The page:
Which is better, a fixed or variable rate mortgage?

Fixed or variable rate mortgage

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Undoubtedly one of the main dilemmas we face when we buy a home is to opt for one or another mortgage. And in this search that seems to have no end the main problem is knowing whether to bet on a fixed interest or variable interest mortgage. Which is the best option? Pay the same year after year with a slightly higher interest at the beginning? Or pay a mortgage with a cheaper ticket but with an interest associated with the fluctuations of the Euribor?

This dilemma has become truly important since interest rates have reached historical lows to 0% since last March 2016.

As a result of interest at 0%, Euribor has stabilized in negative figures. Since this has happened, banks have reacted quickly to offer fixed-rate mortgages and secure profits.

But it is clear that although interest rates and the Euribor have reached the lowest data in their history, sooner or later they will have to rise again. The question is when. Well, depending on the time of its rise, it will be more interesting to maintain a variable rate mortgage than a fixed rate.

Although if we are rather conservative in our finances we will always prefer a fixed rate that allows us to know how much we will pay interest on our credit year after year. Especially if we remember the levels reached by Euribor in 2008, when it shot above 5%. This was a real problem for all those mortgaged with a variable rate mortgage. The monthly payments soared that many people lost their homes.

The perfect breeding ground for the appearance of fixed-term mortgages

The perfect breeding ground for the appearance of fixed-term mortgages

With this drop in interest rates and a negative Euribor, it is not surprising that banks have opted for fixed-rate mortgages. If you look at most banks almost exclusively advertise this type of mortgages. Just look at the latest mortgages offered by CaixaBank or Sabadell.

In fact, little by little, these mortgages are displacing those of a variable rate, which, although they are still the majority, gradually lose customers.

According to the latest data collected by the National Statistics Institute (INE), 63% of the mortgages constituted in the month of October were variable rates.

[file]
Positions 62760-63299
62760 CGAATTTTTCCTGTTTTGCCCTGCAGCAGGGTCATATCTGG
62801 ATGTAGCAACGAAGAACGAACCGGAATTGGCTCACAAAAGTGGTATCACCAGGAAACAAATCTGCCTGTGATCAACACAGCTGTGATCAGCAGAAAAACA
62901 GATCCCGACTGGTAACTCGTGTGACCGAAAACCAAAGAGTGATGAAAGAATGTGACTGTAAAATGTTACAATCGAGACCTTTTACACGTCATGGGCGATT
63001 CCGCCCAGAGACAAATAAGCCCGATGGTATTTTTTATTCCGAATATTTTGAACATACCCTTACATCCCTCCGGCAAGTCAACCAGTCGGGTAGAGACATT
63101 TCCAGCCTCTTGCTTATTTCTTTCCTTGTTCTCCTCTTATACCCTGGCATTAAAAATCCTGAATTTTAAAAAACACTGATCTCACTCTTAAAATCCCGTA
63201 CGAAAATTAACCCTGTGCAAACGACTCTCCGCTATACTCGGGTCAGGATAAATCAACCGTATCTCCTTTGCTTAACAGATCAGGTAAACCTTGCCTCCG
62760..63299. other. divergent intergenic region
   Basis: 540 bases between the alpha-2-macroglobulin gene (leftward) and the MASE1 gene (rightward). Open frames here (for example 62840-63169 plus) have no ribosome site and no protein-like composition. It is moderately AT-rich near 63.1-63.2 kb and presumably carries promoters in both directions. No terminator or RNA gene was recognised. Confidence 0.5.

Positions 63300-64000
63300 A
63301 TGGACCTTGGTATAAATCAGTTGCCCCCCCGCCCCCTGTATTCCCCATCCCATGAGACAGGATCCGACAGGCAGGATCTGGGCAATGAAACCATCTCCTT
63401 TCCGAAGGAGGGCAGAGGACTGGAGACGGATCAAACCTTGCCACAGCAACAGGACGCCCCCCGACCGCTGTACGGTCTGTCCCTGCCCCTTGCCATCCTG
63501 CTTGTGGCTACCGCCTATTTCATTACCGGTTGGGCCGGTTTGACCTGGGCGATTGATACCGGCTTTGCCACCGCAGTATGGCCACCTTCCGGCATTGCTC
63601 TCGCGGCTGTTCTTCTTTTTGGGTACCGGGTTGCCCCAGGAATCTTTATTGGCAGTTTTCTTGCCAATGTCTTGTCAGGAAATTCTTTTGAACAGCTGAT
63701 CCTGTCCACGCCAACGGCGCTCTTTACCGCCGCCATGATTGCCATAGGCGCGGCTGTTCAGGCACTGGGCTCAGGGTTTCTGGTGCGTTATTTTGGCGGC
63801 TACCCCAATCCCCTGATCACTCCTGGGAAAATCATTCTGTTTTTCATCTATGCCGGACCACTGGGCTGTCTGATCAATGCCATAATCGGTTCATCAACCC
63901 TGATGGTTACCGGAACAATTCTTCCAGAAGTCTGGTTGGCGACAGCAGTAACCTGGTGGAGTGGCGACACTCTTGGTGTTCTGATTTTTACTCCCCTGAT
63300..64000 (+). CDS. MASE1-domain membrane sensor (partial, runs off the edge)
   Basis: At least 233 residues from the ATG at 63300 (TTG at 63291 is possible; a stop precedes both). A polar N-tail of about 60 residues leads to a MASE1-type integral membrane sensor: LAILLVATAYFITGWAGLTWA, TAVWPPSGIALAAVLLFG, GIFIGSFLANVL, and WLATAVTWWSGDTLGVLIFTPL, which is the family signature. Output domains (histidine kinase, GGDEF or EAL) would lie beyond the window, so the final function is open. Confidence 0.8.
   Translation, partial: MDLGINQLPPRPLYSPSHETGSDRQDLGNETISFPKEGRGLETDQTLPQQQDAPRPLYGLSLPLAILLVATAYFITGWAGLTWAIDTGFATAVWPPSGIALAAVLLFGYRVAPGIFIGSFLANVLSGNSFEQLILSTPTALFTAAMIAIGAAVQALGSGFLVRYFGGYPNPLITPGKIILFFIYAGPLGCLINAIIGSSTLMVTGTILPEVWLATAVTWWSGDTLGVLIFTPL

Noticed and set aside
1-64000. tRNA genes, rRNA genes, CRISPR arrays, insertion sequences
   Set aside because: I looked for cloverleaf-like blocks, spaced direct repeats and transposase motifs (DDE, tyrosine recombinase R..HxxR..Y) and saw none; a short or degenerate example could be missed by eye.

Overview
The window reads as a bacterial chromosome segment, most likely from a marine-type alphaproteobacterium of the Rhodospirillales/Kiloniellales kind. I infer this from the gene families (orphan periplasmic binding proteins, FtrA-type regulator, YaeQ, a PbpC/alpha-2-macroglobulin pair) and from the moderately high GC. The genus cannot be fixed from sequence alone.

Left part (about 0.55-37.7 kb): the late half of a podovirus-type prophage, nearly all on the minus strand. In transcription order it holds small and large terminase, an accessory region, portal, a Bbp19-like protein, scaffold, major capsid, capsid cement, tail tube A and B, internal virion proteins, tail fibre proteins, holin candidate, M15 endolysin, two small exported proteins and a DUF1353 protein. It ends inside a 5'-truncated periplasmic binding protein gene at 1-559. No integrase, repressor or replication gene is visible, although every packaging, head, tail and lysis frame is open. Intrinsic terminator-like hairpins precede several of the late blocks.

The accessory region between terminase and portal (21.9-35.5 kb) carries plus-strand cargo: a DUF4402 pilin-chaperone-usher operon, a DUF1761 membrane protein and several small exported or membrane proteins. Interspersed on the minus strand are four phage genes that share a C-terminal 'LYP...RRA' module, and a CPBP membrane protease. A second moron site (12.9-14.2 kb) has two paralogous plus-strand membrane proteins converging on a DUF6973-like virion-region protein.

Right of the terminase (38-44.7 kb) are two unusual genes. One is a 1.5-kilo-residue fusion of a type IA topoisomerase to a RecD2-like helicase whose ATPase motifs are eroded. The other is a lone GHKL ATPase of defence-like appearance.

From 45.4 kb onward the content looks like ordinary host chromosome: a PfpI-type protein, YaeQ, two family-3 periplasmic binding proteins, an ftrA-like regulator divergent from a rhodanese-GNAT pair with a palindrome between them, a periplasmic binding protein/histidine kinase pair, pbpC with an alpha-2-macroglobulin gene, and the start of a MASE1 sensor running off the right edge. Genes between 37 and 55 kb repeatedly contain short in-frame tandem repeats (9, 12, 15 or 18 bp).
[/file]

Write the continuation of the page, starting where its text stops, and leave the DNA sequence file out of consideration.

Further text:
However, in most cases, what is best for banks is not the best option for customers. Although the banks insist on selling them as a salvation table (especially to those affected by the mortgages with land that they created) the truth is that betting on the fixed rate raises many reasonable doubts for the following reasons:

  • They are much more expensive than variable mortgages. Is it important to bet on security against price? It is true that mortgages have a high duration and we cannot know how interest rates will work during the 30 years that they can last. But does it compensate to spend more to get this security?
  • At what time will interest rates rise? It is clear that the crux of the matter lies in interest rates. While these remain at 0% or very close to these figures, it will remain more interesting to bet on a variable rate mortgage.
  • In what percentage does the Euribor have to be established to temporarily compensate the price of a fixed mortgage against a variable?

Is there a case where the fixed mortgage really is more economically advantageous than the variable rate mortgage? Well, the truth is that for this scenario to occur, we need to talk about mortgages of more than 20 years. And of economic scenarios in which the Euribor is located above 2% in a stable manner over time.

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